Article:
Patients see benefits of NHS Derby and Derbyshire winter planning

People across Derby and Derbyshire are already benefiting from a series of projects aimed at improving access to care and boosting hospitals’ ability to discharge patients.

The multi-million pound NHS Derby and Derbyshire initiatives range from extra beds to extra ambulance crews and dedicated hubs for people with respiratory illnesses.

One of the early successes is a re-opened ward at Florence Nightingale Hospital in Derby. The community hospital’s extra 23 beds are part of an initiative to add beds across Derby and Derbyshire for patients who no longer need the high level of care available in a large acute hospital but require extra assessment before discharge or more care than they can receive at home.

University Hospitals of Derby and Burton Executive Chief Operating Officer, Sharon Martin said opening the extra beds was part of a system-wide effort to improve patient flow through the acute hospitals: “These beds are for patients who are ready to be discharged, but have not yet been assessed for extra support they will need outside of hospital. That’s an important step, and doing it away from the acute hospitals means an acute bed is freed up, and the patient is in a better environment to continue their discharge process.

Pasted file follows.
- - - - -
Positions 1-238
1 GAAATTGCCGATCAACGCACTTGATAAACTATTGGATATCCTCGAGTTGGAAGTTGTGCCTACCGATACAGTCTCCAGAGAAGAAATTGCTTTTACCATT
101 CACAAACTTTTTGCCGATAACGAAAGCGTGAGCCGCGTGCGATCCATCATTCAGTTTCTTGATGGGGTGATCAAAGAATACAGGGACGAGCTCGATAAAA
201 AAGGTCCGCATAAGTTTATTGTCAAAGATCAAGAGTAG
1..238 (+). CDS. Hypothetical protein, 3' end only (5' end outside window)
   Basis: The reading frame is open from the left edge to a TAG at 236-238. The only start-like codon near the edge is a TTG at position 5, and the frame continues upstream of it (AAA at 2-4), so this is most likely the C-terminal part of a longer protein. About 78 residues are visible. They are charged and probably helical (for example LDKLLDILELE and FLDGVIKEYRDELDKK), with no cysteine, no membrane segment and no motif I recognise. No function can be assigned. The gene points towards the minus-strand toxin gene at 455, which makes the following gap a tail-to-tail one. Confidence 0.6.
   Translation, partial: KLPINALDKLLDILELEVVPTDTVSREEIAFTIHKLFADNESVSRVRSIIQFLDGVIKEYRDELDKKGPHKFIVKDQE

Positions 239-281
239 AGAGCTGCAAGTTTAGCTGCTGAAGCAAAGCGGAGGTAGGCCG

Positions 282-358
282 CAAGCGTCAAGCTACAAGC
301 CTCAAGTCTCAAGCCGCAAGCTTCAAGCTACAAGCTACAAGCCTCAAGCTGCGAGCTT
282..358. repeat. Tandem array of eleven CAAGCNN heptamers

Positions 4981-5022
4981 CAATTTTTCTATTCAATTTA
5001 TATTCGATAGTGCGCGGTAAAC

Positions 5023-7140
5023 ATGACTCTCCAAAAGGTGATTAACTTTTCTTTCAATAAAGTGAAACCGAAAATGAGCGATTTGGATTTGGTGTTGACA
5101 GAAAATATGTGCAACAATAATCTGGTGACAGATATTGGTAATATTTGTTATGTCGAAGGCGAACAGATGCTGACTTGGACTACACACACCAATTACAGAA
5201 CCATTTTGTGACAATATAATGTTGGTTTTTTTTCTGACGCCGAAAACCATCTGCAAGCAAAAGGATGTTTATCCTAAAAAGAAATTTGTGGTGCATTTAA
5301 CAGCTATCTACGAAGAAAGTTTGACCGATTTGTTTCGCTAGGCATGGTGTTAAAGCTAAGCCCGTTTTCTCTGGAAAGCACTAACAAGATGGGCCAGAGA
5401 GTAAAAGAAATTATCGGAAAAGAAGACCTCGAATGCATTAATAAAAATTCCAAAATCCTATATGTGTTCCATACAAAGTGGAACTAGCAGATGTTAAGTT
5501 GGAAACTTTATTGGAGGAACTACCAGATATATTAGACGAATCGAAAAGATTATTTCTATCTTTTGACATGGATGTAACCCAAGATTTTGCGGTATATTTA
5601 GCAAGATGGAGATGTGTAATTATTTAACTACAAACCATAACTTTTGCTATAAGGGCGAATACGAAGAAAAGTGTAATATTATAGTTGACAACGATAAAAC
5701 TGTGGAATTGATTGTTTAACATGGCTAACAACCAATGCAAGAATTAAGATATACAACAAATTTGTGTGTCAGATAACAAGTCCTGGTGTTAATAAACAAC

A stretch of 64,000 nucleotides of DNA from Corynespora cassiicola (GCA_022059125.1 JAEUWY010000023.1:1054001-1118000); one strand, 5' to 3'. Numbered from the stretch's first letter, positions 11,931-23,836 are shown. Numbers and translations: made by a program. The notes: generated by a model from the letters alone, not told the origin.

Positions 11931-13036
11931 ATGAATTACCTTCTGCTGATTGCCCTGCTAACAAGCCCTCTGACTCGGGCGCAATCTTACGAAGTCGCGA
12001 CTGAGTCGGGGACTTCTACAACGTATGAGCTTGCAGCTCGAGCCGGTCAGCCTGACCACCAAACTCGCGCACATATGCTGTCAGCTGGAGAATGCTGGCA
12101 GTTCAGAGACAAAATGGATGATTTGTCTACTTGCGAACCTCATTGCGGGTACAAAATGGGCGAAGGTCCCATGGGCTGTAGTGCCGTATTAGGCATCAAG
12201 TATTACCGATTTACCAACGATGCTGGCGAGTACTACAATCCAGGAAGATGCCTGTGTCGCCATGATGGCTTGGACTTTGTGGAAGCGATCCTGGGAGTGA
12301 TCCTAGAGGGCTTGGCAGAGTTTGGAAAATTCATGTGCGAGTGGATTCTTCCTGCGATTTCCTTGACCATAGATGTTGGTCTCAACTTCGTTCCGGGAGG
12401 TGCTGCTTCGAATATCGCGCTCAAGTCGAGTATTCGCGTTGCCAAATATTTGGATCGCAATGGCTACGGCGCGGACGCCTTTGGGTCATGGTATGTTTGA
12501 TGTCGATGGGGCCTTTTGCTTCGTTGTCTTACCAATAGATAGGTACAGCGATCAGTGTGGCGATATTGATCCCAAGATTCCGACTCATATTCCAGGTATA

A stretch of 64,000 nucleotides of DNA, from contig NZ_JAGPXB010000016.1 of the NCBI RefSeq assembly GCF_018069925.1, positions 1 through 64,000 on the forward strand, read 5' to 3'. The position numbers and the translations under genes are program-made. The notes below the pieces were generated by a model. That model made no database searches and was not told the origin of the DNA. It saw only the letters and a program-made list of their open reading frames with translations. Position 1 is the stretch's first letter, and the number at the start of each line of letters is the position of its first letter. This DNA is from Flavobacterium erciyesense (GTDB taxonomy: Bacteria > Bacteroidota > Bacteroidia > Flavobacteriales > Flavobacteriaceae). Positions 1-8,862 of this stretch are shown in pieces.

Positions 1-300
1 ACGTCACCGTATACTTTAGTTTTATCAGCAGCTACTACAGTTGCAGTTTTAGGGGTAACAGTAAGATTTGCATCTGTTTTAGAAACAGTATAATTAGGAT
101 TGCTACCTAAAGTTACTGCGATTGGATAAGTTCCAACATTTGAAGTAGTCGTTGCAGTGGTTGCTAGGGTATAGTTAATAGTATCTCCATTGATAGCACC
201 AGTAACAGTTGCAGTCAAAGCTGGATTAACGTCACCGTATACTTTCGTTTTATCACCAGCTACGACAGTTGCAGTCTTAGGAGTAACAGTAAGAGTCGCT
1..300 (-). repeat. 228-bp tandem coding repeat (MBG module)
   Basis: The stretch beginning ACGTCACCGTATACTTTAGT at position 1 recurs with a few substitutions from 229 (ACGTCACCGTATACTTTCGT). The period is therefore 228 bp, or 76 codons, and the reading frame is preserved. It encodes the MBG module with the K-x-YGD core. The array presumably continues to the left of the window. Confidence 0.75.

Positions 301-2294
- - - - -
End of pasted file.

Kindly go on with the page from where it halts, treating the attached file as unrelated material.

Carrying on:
“This is part of a system-wide response to the challenge of discharging patients, which is affecting every part of health and care. The acute hospitals need beds so they can admit the most poorly patients and carry out planned procedures that require acute post-operative care.

“Ultimately, that means fewer people will be waiting for care, and that’s good for everyone.

Extra community beds

One of the most important parts of the investment encompasses five separate projects to add extra beds in community hospitals, hospices and care homes.

As well as the extra beds at Florence Nightingale Community Hospital, more beds will be made available at Ilkeston Hospital, and in social care settings.

Joined Up Care Derbyshire’s Planned Care Programme Board Chair, Dr Hal Spencer, said the extra beds would help to get patients out of hospital more quickly, improving their care and freeing up acute beds for others: “These are patients who no longer need the high level of care our acute hospitals – Royal Derby and Chesterfield Royal – provide, but they may still need some level of care or be awaiting an assessment of their needs before returning home.”

Dr Spencer, who is also chief executive of Chesterfield Royal Hospital, said: “These extra beds at Florence Nightingale, Ilkeston Hospital, Ashgate Hospice and some care homes will help patients at both our acute hospitals, as we’re all working together as we face a challenging winter.”

The project to re-open a currently empty ward at Ilkeston Hospital will create 14 extra beds to relieve pressure on hospital wards this winter. Derbyshire Community Health Services is opening the ward and working with independent provider Community Healthcare Services to staff the extra beds.

Hubs for same day urgent presentations

DHU Healthcare is close to opening the first two hubs to support GP practices in treating same day urgent presentations. These GP-led hubs are designed to increase the capacity and clinical capability of primary care, which should reduce the demand put on other parts of the system.